Television is now the only place where fine documentaries and the truly intimate drama of personal vision can be seen by a wide public.
We have seen plenty of good work all year on the documentary front, from PBS to the Discovery Channel. But the intimate drama is more problematic. Most towns have an art screen or three, but there is still so much that rides the festival circuit that is unavailable to most of us.
The Sundance Channel offers "New Voices for the New Year" (Dec. 27-31, 9-11 p.m.), a showcase for modest films that really suit the small screen better than the large.
These eccentric expressions of personal vision are not always successful, but it's easy to see the pearls of possibility gleaming out of the mass of unconstructed emotions and fuzzy philosophizing. The two most vivid in the series are "Decasia" by Bill Morrison and "Riders" by Doug Sadler.
"Decasia" follows in the tradition of the art film - think of the moving abstract expressionist films of Stan Brakhage. In this case, the film is an assemblage of found black-and-white archival film images in various states of decay edited and combined to make a veritable visual poem. The film takes up the illusions of mortality, and the ephemeral nature of man's struggle with it. It is also about the filmmaking process - a highly ephemeral form until quite recently. "Decasia" is beautifully structured and at times visually stunning.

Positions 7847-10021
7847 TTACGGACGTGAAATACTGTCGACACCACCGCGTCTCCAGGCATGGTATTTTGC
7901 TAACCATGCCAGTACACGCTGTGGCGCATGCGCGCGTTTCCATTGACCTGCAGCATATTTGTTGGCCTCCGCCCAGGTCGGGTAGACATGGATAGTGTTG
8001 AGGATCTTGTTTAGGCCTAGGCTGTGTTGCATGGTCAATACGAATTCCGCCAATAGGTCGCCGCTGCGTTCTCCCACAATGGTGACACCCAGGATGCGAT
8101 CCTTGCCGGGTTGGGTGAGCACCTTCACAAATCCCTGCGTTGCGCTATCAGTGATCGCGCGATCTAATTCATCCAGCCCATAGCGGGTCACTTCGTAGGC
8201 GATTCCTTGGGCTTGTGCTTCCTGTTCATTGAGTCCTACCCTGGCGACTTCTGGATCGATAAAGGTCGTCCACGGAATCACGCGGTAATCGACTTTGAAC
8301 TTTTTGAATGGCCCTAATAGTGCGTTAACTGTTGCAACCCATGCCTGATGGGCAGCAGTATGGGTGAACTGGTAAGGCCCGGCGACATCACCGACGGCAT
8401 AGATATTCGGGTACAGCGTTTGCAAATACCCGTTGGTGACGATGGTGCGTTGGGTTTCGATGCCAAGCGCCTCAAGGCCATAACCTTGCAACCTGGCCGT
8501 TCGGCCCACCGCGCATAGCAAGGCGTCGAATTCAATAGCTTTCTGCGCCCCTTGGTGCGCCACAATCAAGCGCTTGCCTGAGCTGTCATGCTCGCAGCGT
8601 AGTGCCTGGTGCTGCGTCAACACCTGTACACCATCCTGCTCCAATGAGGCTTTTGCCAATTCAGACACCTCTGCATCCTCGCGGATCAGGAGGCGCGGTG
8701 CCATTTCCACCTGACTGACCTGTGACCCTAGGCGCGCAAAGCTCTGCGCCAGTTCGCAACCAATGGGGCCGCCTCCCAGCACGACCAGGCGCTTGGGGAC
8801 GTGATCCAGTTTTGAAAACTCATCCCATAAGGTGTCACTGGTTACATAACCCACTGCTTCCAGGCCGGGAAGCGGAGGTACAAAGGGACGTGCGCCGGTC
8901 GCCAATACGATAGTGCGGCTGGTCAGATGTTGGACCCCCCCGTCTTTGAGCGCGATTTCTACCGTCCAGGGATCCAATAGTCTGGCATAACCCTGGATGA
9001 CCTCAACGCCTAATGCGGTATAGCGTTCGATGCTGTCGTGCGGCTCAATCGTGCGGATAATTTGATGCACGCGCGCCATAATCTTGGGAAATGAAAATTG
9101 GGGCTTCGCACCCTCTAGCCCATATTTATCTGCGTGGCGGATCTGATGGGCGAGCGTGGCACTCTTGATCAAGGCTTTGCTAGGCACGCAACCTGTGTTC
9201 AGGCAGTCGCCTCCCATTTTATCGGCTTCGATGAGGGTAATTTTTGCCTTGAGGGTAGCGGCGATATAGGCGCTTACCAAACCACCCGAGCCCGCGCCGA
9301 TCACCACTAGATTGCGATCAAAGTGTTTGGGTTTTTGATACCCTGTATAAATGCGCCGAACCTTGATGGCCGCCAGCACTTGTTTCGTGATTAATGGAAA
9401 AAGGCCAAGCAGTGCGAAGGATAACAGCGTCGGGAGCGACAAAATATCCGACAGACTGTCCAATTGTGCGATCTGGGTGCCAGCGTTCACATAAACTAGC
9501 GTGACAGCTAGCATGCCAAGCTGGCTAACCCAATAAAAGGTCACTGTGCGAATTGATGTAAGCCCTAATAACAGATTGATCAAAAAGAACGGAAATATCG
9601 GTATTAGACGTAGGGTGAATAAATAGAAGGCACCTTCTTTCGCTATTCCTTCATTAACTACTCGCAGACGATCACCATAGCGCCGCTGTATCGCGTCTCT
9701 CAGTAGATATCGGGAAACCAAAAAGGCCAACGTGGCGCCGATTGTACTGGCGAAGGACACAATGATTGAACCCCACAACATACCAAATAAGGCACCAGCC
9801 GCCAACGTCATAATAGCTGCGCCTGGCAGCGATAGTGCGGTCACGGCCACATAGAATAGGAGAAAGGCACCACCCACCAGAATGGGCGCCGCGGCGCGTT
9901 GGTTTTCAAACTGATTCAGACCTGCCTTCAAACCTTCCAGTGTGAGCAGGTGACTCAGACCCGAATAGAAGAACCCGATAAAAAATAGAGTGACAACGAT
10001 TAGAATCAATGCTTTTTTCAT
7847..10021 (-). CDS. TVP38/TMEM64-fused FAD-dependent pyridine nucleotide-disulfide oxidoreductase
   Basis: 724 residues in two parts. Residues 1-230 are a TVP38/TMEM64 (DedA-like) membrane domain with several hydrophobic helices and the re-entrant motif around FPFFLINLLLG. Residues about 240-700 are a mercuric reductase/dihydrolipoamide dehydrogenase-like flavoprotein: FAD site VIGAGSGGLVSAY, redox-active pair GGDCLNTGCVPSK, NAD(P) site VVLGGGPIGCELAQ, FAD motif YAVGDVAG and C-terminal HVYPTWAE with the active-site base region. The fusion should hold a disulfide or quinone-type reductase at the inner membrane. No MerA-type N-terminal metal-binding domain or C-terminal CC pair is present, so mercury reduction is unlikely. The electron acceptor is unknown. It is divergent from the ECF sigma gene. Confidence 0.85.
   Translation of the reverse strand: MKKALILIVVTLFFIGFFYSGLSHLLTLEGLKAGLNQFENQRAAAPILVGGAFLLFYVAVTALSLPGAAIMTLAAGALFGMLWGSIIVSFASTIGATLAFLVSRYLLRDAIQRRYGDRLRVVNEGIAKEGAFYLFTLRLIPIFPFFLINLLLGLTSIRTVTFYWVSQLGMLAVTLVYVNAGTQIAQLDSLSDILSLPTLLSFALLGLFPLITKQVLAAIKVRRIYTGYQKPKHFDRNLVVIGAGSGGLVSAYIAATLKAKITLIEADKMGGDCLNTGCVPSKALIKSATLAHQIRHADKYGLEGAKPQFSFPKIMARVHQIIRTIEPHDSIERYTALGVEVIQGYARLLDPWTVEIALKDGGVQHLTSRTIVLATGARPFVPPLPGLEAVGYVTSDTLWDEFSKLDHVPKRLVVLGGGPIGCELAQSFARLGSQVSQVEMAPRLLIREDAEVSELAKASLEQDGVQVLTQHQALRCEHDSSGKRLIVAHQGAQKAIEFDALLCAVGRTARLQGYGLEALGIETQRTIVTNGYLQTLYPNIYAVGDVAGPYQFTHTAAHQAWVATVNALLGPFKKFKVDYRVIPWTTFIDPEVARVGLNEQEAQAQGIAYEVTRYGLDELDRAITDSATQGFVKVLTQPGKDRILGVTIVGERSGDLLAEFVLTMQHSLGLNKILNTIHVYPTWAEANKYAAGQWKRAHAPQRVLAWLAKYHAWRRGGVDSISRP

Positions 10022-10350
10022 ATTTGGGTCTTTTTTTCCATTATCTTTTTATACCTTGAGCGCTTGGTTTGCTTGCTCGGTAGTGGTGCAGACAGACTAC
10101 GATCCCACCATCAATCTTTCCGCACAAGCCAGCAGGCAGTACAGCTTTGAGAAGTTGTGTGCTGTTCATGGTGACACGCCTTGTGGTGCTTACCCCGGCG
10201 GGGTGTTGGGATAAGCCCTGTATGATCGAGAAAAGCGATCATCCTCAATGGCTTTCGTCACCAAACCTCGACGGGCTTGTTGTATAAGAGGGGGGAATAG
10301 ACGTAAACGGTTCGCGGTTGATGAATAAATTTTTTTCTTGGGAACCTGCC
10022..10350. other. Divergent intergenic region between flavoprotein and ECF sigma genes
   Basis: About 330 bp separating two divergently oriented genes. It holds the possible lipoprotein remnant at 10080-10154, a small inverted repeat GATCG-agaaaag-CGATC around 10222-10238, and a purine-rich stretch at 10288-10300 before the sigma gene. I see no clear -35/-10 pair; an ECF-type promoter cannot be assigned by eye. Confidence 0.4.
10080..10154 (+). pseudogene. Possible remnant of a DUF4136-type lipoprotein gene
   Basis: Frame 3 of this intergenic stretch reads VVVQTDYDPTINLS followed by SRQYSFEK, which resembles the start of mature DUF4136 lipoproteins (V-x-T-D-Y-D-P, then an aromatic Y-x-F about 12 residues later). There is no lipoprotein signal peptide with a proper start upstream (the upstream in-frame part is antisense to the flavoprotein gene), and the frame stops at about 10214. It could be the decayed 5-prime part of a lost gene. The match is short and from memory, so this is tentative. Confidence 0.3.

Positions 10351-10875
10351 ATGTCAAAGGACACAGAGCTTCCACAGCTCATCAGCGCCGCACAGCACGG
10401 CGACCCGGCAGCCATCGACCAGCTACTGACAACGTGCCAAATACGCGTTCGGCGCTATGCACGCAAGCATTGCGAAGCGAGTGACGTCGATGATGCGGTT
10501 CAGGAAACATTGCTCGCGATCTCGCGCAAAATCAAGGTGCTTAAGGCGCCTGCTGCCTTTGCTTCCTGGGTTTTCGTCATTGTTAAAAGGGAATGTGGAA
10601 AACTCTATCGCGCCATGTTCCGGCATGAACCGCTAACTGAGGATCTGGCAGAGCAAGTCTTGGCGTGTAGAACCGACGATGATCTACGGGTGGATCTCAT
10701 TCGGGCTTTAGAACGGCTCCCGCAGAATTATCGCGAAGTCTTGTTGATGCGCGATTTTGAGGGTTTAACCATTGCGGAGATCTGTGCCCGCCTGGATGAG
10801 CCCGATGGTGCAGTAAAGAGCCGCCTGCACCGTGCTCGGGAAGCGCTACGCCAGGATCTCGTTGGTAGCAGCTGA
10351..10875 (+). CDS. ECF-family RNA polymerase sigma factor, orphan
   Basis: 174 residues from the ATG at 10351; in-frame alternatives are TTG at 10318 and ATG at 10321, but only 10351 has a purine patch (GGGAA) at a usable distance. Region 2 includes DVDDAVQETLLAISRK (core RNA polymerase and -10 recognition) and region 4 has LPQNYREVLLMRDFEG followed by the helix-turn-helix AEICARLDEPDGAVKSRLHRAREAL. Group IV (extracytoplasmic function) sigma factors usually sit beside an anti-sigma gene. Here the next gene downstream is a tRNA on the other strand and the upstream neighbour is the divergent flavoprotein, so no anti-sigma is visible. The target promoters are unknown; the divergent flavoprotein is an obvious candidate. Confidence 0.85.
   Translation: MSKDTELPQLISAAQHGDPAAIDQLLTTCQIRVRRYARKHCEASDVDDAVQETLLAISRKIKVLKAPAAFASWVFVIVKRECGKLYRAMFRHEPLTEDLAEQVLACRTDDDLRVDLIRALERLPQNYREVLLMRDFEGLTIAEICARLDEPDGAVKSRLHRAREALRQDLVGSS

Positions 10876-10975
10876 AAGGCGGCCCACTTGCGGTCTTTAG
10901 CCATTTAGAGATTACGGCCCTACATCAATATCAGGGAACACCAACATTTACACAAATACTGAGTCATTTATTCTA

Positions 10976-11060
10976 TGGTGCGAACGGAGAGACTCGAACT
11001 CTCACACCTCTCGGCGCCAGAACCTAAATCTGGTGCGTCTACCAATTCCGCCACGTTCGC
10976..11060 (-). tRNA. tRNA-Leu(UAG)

As we struggle to "read" the images behind the scratches, burns, and the fading of film stock, we finally remember to appreciate all the layers of film - like the layers of our lives - from the surface to the deeper structures of consciousness.
It could well have done without the minimalist score by Michael Gordon, which only serves to build a sense of dread, imposing on us emotions we might better have discovered in silence.
'Riders" takes up genuinely troubling issues and deals with them in unexpected ways. Alex (Bodine Alexander) is a hostile teen whose main virtue is that she loves her little sister, Sara, a sweet 10-year-old who longs for her estranged father. When their mother brings home a sleazy boyfriend, Ned (Don Harvey is truly scary in the role), Alex tries to protect her little sister from his advances.
A long trip ending in disillusionment forces Alex to turn to her own self-sacrificing resources - her heroism comes as a frightful shock. The filmmaker uses the character's boredom, silence, and depression to surprise us with the depth of her love for her sister.
"The Slaughter Rule," by Andrew and Alex Smith, stars the illustrious actor David Morse ("Hack") as a coach of six-man football whose shady past might or might not implicate him in homosexual activity with boys he has coached. Despite the swamp of emotion, Morse and young Ryan Gosling give exquisitely refined performances.
"Kaaterskill Falls" by Josh Apter and Peter Olsen, is based on Roman Polanski's classic "Knife in the Water." A young married couple pick up a hitchhiker - a man who carries a knife the size of Florida. But the characters are not who they seem to be in this disquieting thriller.
Each of these filmmaker has serious intentions - they have something to say that most homogenized Hollywood films won't. Right now, the only venue open to these individual voices is, ironically, television.